It was still dark outside when I took my rather heavy backpack (tent, sleeping bag, and food for a couple of days) and went to the San Pedro train station in Cuzco. There were already several people waiting, tourists with colourful backpacks and brightly dressed locals carrying bags of... who the hell knows what.

The train to Quillabamba was on time and the second-class cars were very crowded. With difficulty I found a few square inches of space on the floor for my backpack and sat on it. A couple of minutes after departure and the car was already full of noisy vendors making their way through the crowd selling breakfast goodies and a special kind of tea. I was a little nervous when pots full of hot water were being passed over my head but these people were very skilled. The tea sure helped make the 3-hour journey more pleasant.

Not knowing for sure if it was the right stop, I jumped out of the slowing train. You had to be really quick, the train stopped for only a few seconds. I was reassured by the sight of several other backpackers on the tracks. This was it , the famous “88 kilometer” stop, the most popular starting point for the Inca Trail.

After paying the $17 entrance fee I crossed the bridge over the Urubamba River and started the first stage of the trail, the 7km walk to the village of Huayllabamba (elevation 2750m). In the village the trail turned sharply right and followed the south side of the Llullucha River. This section was very steep and tiring. The sun was brutally hot and I was cursing my heavy backpack, sweat burned my eyes. Parts of the trail went through some pathetic looking forest but some shade was better than none.

It was starting to get dark when I noticed a tent city at the lower part of a grassy valley. One porter started to run my way until he saw the big backpack on my shoulders. Members of organized groups did not carry their own stuff. I pitched my tent about 200m up from the groups where I had a good view of the Warmiwanusca Pass (elevation 4198m) covered in clouds.

The cold woke me to find the day chilly and grey. I thought the temperature had even dropped below zero (C) during the night. I ate some bread and some weird-looking, but tasty, cheese that I had purchased at the market. An hour’s brisk walk brought me above the clouds where the sun was shining and the views were breathtaking. One more hour and I reached the Warminusca Pass, the highest point of the Inca Trail.

After a long and boring descent from Warminusca the trail went up again towards the next pass (elevation 3998m). Close to the pass the oval ruins of Runturacay are located. I stopped there for a quick lunch of water and a banana. Near the top of the pass I met the porters from a trekking agency and I was amazed with the size and weight of the loads they carried. From the pass the trail headed towards another set of ruins, Sayacmarca. After crossing the Rio Aobamba the trail goes towards the last high pass (elevation 3700m) and the ruins of Phuyupatamarca. Going down from the pass one has to take the famous “Inca Steps”. Everyone ends up with very shaky legs. The sun was setting when very tired I reached the hostel and neighbouring campground. There were tents everywhere.bAfter finding one of the last available spotsv I had just enough time to go for a walk to check out the ruins of Huinay Huayna, about 500m from the hostel.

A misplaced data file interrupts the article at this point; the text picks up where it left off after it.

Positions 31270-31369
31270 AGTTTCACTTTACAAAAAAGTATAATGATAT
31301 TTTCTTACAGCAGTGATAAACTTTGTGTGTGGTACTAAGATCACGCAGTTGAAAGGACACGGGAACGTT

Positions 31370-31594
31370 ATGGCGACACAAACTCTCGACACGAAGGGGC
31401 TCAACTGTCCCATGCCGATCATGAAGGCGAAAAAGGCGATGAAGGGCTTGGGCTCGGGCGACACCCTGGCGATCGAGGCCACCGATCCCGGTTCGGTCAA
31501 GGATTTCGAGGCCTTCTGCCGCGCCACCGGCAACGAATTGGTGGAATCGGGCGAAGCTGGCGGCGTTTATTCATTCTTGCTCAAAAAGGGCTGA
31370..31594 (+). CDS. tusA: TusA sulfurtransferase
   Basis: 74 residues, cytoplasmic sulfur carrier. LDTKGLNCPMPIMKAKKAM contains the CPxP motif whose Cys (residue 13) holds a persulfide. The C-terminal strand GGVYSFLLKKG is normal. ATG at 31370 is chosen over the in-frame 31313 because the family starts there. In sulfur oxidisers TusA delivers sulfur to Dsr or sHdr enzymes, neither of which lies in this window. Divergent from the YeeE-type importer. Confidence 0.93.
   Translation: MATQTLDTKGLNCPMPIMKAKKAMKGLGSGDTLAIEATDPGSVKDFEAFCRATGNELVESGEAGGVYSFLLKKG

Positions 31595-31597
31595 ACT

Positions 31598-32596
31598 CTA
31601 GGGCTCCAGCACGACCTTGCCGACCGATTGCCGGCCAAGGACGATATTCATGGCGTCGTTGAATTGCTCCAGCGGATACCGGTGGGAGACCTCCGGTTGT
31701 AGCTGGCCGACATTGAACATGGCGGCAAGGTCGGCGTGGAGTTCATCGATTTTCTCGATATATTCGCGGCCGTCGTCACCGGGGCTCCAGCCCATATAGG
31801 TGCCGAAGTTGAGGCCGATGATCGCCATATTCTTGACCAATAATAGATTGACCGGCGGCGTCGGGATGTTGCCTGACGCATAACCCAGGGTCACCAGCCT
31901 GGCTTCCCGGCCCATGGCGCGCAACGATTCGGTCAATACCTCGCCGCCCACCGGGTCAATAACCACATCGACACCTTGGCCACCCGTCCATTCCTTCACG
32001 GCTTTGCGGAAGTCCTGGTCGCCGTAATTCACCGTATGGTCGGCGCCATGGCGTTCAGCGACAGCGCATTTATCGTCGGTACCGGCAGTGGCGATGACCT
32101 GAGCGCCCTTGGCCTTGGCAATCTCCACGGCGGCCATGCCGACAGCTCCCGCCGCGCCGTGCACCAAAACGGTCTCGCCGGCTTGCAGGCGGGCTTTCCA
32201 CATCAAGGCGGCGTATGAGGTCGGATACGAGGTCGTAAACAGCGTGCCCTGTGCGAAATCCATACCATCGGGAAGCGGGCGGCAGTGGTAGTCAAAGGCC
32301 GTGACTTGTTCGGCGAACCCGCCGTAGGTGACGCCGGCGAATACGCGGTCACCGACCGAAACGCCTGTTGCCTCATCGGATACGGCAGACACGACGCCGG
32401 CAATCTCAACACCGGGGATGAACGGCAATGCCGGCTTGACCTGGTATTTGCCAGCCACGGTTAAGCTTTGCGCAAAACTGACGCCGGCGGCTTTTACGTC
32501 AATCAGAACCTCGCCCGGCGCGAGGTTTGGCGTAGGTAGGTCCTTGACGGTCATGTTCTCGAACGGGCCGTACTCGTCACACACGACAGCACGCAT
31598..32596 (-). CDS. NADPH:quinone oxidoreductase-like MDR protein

The next morning I got up very early. After about a 2-hour walk I reached the “Sun Gate” (Intipuktu). There I found the much photographed and breathtaking view of the Incan lost city of Machu Picchu. It was only another hour from the “Sun Gate” to Machu and the trail was wide and comfortable.

Nobody except a few locals even knew about this place until June 24, 1911, when the “lost city” was found by the historian, Hiram Bingham. Even though many archaeological expeditions have been made to the site little is known about Machu Picchu. The theory is that because of the sophisticated architecture, and the number of ornaments on the buildings, the site was an important religious place.

The left side of the main square was the most interesting. Long stairs led to the “Hut of the Caretaker” from where the views were spectacular. Next to that was the most important temple of Machu Picchu – “Intinuatana”. The ornamental stone at the top was used by priests to predict agricultural seasons. As a note to anyone intending to visit Machu Picchu, it is well worth it to arrive as early as possible before the busloads of tourists coming from the train station make the beautiful site a zoo.

After seeing all the interesting spots and taking a few pictures (llamas are quite used to being photographed) I tried to just hang around and relax, breathing in the peace of the place. But seeing waves of people forcing their way through the entrance gate... I gave up.

I went to the train station at Puenta Ruinas that lies about 700m lower than Machu Picchu. The road is wide and packed with buses polluting the air. That was definitely the worst part of my “Inca Trail” walk. The station looked like a huge souvenir market full of locals and tourists. It took me 2 hours to get my ticket back to Cuzco. Oh well, all part of the travel adventure. All in all it was well worth the trip, another place to cross of my travel “to-do” list.

*Note: for the subsequent hiking season the Peruvian government changed the rules so that independent trekkers were not allowed. While this obviously made some people very unhappy, it was likely the best option for maintaining the site.